Liz Jackson is an inclusive fashion designer.  She was here in Austin for a SXSW panel.  Yesterday Liz Jackson tweeted about a SXSW conference with the unfortunate title of “The End of Disability.”  

    The End of Disability?  Crazy. The title sent me looking for a paper bag to hyperventilate into. I like my disability.  It’s a big part of who I am, although I don’t like the term disability. I am ND—neurodiverse. ADHD, and dyslexic.  Just the thought of ending disability conjures up images of spotless Orwellian labs of the future where everyone different is normalized.  A big part of my novel, The Love Letters of Abelard and Lily is devoted to the for-now sci fi question of: What if we could “fix” ND people? (also love—hello, love letters!) I’m not anti-science and technology, but I do want everyone who reads my novel to think about what it means to medicalize difference.  

And who exactly decides what is normal, both physically and neurologically?

 Doctors?  The school system?  The workplace?

One of the conference participants got on twitter and asked us not to judge. I wanted to give him a chance. I thought about getting in my car and driving the approximately three miles to the conference center and watching all the panels about disability and difference. I could also go see some day shows, something I usually do during SXSW. I got out of bed went to get dressed and realized that I couldn’t go.

I can’t walk right now.


I used to play guitar.  It got harder and harder to play, and I went to see a doctor.  She took an X-ray of my left hand and told me I didn’t have any cartilage left in my thumb joint. That was the end of playing guitar.  I can’t complain because now I write, and I’m much more successful as a writer than I was as a guitarist.

But I like to think that my left thumb was an aberration and once I had surgery on my thumb everything in my life would return to normal forever and ever.  End of story.  But that’s not true.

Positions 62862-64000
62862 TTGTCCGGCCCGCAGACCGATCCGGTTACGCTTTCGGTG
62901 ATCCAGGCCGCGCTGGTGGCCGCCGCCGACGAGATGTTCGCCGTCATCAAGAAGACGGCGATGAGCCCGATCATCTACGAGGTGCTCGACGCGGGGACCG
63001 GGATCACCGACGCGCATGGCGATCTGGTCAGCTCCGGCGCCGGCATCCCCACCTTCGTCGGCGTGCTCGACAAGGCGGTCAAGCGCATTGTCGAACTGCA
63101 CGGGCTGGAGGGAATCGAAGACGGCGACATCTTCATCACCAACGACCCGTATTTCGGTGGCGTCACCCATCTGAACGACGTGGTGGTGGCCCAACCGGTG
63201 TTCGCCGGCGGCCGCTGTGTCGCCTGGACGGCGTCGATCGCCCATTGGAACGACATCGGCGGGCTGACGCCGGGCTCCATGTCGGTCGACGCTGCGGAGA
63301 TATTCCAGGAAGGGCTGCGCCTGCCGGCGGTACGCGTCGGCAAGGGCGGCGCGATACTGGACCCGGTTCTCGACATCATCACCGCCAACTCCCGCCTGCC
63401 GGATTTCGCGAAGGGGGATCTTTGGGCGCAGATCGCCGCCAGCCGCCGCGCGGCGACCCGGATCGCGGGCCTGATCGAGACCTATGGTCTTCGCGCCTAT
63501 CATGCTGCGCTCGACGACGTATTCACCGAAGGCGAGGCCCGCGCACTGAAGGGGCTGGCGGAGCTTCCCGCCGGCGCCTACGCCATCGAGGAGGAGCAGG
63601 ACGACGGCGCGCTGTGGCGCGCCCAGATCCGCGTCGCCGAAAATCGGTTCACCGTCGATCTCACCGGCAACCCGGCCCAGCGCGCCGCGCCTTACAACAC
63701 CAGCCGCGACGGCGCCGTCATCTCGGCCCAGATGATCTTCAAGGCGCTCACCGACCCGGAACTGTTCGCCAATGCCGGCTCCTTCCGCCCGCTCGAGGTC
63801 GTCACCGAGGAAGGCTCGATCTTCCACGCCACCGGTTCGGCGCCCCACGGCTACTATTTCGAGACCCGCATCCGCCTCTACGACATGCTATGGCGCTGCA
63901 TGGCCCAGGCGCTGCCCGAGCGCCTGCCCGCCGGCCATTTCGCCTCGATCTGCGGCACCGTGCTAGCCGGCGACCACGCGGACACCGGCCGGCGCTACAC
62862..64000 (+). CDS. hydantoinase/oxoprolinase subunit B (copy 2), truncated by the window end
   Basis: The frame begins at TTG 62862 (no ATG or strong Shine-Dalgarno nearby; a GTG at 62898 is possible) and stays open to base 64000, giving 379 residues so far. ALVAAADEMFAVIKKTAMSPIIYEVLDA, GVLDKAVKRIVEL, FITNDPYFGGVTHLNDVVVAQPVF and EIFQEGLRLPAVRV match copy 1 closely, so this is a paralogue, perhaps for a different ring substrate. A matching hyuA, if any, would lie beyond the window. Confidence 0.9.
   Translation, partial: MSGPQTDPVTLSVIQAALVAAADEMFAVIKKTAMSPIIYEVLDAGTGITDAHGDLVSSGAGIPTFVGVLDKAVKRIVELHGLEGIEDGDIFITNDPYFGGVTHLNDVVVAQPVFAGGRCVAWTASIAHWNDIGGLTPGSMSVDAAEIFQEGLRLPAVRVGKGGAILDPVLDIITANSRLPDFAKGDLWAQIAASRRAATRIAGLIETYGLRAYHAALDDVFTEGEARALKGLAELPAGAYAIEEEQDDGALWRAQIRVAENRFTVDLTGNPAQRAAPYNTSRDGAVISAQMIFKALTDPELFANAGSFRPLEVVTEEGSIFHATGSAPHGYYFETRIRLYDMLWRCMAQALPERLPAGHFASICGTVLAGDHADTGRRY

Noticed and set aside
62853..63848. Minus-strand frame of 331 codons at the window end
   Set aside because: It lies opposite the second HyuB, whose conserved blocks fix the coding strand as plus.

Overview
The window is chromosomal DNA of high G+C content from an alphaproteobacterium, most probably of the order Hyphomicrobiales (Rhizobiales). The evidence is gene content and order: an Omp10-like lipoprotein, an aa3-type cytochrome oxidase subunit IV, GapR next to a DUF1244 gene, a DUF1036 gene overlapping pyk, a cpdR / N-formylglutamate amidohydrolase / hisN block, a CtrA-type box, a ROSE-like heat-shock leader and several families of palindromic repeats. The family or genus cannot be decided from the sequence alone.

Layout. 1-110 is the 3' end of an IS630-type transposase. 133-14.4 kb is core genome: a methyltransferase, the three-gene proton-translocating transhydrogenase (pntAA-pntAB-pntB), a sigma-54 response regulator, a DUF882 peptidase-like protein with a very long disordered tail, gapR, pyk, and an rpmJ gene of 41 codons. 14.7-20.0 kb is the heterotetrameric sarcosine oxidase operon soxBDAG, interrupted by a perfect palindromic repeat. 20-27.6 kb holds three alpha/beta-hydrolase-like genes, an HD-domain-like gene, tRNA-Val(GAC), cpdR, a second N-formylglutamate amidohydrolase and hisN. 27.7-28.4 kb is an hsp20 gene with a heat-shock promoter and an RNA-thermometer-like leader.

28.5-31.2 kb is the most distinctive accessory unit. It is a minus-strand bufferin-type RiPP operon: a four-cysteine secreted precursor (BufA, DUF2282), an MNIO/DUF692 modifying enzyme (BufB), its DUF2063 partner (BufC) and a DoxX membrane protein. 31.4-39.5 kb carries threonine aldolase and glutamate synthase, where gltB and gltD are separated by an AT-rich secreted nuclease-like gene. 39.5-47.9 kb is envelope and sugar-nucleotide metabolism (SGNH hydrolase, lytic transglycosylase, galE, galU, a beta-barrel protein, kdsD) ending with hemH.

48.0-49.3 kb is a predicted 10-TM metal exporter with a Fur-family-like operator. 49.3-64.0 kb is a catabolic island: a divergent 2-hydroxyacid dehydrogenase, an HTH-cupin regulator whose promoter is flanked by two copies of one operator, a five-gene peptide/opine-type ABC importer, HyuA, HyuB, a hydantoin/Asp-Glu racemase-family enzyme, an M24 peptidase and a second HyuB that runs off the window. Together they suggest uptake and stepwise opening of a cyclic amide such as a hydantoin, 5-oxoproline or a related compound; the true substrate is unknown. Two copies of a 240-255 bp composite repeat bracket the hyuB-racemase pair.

MY right thumb is going bad.  So is my right knee and my right hip, and my left foot and a vertebrae or two.  None of this is getting any better and most of my joints will certainly get worse.

So yesterday, I lay in bed watching Liz Jackson’s Ted talk about inclusive design. And the first thing I noticed was that she has a really bad-ass cane.  It’s beautiful.  

And I remembered that I have my mother’s cane in my closet.  ( my mother had degenerative arthritis too. Hereditary. ) It is not a bad-ass cane.  It has one of those putty beige, shipped-from-some-Sovie-block-country-in-1977 rubber feet. My mother’s cane is ugly.  But it was there.

I got the cane and I went searching for the great New York Guitarist Yonatan Gat.  Since I can no longer play guitar, one of my greatest joys in life is watching a great guitarist shred, generally at SXSW.  Wata of Boris. J. Mascis. 

Yonatan Gat wasn’t At the Hotel Vegas yet, ( thank you, ADHD for my inability to read a schedule!) but I did get to see a good band from LA called Winter.  

And I learned that a cane is not a concession. It’s a tool. I’m used to wearing mydisability— my difference of the inside and this was a new experience for me. 

On one hand, people are helpful and don’t just assume you are being an asshole which is generally what happens when you have an ADHD moment in public.  

On the other hand—pity.  It’s not fun to wear.

Nor is this standard issue medical device.

I just wish my cane were not so ugly.